The ability to fly is congenital, but at birth the wings are too small to fly. Young microbats become independent at the age of 6 to 8 weeks, megabats not until they are four months old.

A single bat can live over 20 years, but the bat population growth is limited by the slow birth rate.[14]

[edit] Behavior

Most microbats are active at night or at twilight.

Many bats migrate[15], while others pass into torpor in cold weather but rouse themselves and feed when warm spells permit insect activity[16], and still others retreat to caves for winter and hibernate for six months[16]. Bats rarely fly in rain- the rain interferes with their echo location, and they are unable to locate their food.

The social structure of bats varies, with some bats leading a solitary life and others living in caves colonized by more than a million bats[17]. The fission-fusion social structure is seen among several species of bats. "Fusion" refers to the grouping of large numbers of bats in one roosting area and "fission" is the breaking apart and mixing of subgroups, with individual bats switching roosts with others and often ending up in different trees and with different roostmates.

Studies also show that bats make all kinds of sounds to communicate with others. Scientists in the field have listened to bats and have been able to identify some sounds with some behaviour bats will make right after the sounds are made[17].

70% of bat species are insectivorous, locating their prey by means of sonar. Of the remainder, most feed on fruits and their juices[18]. Only three species sustain themselves with blood. Some species even prey on vertebrates: these are the leaf-nosed bats (Phyllostomidae) of Central America and South America, and the two bulldog bat (Noctilionidae) species, which feed on fish. At least two species of bat are known to feed on other bats: the Spectral Bat, also called the American False Vampire bat, and the Ghost Bat of Australia[18]. One species, the Greater Noctule bat, is believed to catch and eat small birds in the air.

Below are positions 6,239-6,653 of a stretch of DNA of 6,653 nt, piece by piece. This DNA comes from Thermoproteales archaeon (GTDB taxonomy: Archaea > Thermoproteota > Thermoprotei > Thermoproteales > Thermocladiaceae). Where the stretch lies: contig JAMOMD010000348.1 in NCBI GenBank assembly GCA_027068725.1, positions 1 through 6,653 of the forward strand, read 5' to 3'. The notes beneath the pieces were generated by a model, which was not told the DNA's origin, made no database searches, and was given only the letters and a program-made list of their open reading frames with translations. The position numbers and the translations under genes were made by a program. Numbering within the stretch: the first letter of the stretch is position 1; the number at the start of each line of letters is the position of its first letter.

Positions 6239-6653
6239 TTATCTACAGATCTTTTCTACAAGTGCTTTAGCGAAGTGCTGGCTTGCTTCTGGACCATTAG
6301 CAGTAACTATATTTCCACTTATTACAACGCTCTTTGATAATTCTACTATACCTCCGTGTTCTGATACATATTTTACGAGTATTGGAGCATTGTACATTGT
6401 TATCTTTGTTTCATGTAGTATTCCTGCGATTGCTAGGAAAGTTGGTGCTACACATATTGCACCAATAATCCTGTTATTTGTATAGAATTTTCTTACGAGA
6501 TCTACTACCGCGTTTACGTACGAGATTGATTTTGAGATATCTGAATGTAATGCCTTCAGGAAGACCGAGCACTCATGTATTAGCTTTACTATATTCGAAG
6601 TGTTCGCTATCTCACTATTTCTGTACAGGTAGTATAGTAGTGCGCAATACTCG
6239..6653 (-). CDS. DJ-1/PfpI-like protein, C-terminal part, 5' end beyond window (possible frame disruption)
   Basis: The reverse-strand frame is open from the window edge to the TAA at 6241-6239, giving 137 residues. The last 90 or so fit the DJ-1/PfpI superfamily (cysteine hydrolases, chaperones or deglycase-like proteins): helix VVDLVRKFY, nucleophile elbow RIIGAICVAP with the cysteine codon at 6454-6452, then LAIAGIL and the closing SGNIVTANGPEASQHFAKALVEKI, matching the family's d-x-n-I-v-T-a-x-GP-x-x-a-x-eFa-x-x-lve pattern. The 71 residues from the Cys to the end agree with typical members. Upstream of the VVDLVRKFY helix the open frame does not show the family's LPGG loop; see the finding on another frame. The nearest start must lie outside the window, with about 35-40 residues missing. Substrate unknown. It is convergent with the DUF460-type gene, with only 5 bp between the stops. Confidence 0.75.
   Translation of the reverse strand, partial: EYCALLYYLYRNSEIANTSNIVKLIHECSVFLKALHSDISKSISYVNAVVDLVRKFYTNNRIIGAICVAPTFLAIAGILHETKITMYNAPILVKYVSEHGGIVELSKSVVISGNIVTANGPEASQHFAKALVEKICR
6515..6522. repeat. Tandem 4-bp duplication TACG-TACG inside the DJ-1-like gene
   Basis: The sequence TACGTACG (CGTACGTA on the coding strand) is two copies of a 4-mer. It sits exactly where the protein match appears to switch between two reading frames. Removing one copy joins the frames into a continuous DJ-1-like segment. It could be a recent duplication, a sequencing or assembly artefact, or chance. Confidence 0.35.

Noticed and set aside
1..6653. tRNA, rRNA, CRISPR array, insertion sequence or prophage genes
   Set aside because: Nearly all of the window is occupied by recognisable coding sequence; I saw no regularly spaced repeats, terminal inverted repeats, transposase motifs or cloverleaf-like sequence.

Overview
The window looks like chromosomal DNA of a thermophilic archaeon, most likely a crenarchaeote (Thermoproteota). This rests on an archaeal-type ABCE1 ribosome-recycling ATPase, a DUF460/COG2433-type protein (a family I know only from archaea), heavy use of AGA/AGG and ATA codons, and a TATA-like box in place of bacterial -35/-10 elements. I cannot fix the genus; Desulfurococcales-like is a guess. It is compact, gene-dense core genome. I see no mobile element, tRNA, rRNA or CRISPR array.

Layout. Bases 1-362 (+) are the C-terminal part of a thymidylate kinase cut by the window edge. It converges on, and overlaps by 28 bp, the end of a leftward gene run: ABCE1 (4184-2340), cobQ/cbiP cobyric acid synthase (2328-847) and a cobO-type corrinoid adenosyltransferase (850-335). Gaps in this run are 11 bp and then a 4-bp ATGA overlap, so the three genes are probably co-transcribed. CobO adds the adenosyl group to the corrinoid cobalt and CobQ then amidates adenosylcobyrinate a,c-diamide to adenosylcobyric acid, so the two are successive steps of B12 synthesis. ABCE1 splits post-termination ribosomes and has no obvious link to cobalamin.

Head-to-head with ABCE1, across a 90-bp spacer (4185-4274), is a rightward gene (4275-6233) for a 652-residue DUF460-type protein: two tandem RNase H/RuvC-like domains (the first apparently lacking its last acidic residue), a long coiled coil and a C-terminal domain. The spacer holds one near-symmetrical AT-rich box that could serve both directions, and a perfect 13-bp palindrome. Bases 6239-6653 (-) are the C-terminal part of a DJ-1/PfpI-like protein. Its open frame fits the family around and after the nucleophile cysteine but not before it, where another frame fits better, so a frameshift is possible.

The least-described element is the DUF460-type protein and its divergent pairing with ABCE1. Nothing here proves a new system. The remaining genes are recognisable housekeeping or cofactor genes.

It has been noted recently that, unexpectedly, bats seem to suffer a higher death rate than birds in the neighborhood of wind turbines[19], [20], [21] ; since there are no signs of external trauma, the cause has been hypothesized to be a greater sensitivity to sudden pressure fluctuations in the mammalian lung than in that of birds.[22] In addition, it has been suggested that bats are attracted to these structures, perhaps seeking roosts, and thereby increasing the death rate.[13]

[edit] As vectors for pathogens

A big brown bat (Eptesicus fuscus) approaches a wax moth (Galleria mellonella), which serves as the control species for the studies of the tiger moths. The moth is only "semi-tethered," allowing it to fly evasively.

Bats are natural reservoirs or vectors for a large number of zoonotic pathogens[23] including rabies,[24] severe acute respiratory syndrome (SARS),[25] Henipavirus (ie. Nipah virus and Hendra virus)[26] and possibly ebola virus[27].[28] Their high mobility, broad distribution, and social behaviour (communal roosting, fission-fusion social structure) make bats favourable hosts and vectors of disease. Many species also appear to have a high tolerance for harbouring pathogens and often do not develop disease while infected.

Only 0.5% of bats carry rabies. However, of the few cases of rabies reported in the United States every year, most are caused by bat bites.[29] Although most bats do not have rabies, those that do may be clumsy, disoriented, and unable to fly, which makes it more likely that they will come into contact with humans. Although one should not have an unreasonable fear of bats, one should avoid handling them or having them in one's living space, as with any wild animal. If a bat is found in living quarters near a child, mentally handicapped person, intoxicated person, sleeping person, or pet, the person or pet should receive immediate medical attention for rabies. Bats have very small teeth and can bite a sleeping person without being felt. There is evidence that it is possible for the bat rabies virus to infect victims purely through airborne transmission, without direct physical contact of the victim with the bat itself.[30][31]

If a bat is found in a house and the possibility of exposure cannot be ruled out, the bat should be sequestered and an animal control officer called immediately, so that the bat can be analysed. This also applies if the bat is found dead. If it is certain that nobody has been exposed to the bat, it should be removed from the house. The best way to do this is to close all the doors and windows to the room except one to the outside. The bat should soon leave.